Books & Articles
  • Fauchald, P., Skov, H., Skern-Mauritzen, M., Johns, D. & Tveraa, T. (2011) "Wasp-Waist Interactions in the North Sea Ecosystem" PLoS ONE 6(7): e22729
  • Fauchald, P. (2009) "Spatial interaction between seabirds and prey: review and synthesis" Mar. Ecol. Prog. Ser. 391:139-151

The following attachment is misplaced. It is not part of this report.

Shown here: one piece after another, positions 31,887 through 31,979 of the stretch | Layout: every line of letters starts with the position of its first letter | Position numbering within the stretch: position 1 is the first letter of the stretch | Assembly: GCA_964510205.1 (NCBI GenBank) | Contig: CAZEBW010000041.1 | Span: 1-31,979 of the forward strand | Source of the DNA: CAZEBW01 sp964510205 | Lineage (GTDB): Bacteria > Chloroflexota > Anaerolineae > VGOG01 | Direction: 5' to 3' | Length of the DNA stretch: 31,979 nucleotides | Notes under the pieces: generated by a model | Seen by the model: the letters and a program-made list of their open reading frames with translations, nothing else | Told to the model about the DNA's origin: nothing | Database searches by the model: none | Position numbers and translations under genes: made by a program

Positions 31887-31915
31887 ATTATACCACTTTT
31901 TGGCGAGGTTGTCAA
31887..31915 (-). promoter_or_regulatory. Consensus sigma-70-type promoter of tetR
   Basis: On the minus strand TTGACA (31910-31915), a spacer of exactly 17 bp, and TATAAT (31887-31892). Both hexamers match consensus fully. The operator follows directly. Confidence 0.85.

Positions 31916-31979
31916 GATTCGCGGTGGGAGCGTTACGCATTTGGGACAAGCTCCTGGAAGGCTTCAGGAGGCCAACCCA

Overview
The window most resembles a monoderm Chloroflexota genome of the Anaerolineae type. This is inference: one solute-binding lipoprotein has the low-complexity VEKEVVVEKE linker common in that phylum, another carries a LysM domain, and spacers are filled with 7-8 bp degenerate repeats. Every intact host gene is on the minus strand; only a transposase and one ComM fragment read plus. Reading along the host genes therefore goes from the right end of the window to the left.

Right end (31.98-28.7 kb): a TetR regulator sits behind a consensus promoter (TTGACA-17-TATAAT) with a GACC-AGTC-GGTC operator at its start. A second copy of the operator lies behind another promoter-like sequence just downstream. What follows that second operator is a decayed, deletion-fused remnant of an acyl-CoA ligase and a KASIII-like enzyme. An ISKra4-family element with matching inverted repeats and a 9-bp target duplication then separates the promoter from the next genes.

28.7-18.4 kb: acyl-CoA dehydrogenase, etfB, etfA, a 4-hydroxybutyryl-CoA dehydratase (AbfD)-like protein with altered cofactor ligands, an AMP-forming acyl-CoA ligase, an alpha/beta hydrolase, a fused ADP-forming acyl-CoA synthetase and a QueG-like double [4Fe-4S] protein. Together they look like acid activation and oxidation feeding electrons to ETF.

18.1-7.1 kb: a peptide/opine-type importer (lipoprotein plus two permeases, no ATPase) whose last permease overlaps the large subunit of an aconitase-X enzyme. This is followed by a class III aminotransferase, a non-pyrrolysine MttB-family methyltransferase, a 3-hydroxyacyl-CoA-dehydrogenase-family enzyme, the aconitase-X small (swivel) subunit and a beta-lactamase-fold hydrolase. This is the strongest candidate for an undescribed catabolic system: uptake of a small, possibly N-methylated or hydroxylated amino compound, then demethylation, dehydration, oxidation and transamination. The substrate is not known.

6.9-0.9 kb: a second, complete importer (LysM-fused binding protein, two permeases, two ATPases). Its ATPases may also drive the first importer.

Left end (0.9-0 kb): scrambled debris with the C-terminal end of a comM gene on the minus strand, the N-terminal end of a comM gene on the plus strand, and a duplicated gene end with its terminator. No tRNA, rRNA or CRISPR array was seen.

[notes] The Ideal Free Distribution theory predicts a close spatial match between predators and prey. Studies have shown that seabird and prey distribution seldom conforms with this prediction. In this study, I review recent theoretical advances in spatial predator-prey interactions and relate these with studies of seabirds and pelagic schooling fish and crustaceans. Studies on seabirds and prey have generally assumed that prey are nonresponsive. Predator-prey interactions should, however, be viewed as a 2-way spatial game where seabirds track concentrations of prey while prey move away from areas with high risk of predation. The outcome of the game depends on how seabirds and prey are spatially constrained. Constraints include the spatial distribution of resources, interspecific competition, the location of spawning and breeding areas, and limitations on diving depth. Although game theoretic models can explain some general aspects of the spatial interaction, the spatial distribution of seabirds and prey is generally much more aggregated and elusive than can be expected from the game theoretic equilibrium. This is because spatial pattern is formed through self-organizing behavior that includes schooling, local enhancement and area-restricted search (ARS). Schooling and local enhancement are processes with strong positive density dependence that destabilize the predator-prey interaction locally. However, the unstable local dynamics might be stabilized by spatial constraints and the effects of ARS processes at large scales. KEY WORDS: Game model, Schooling, Local enhancement, Area-restricted search, Euphausia superba, Mallotus villosus, Clupea spp., Diomedea spp., Uria spp., Rissa tridactyla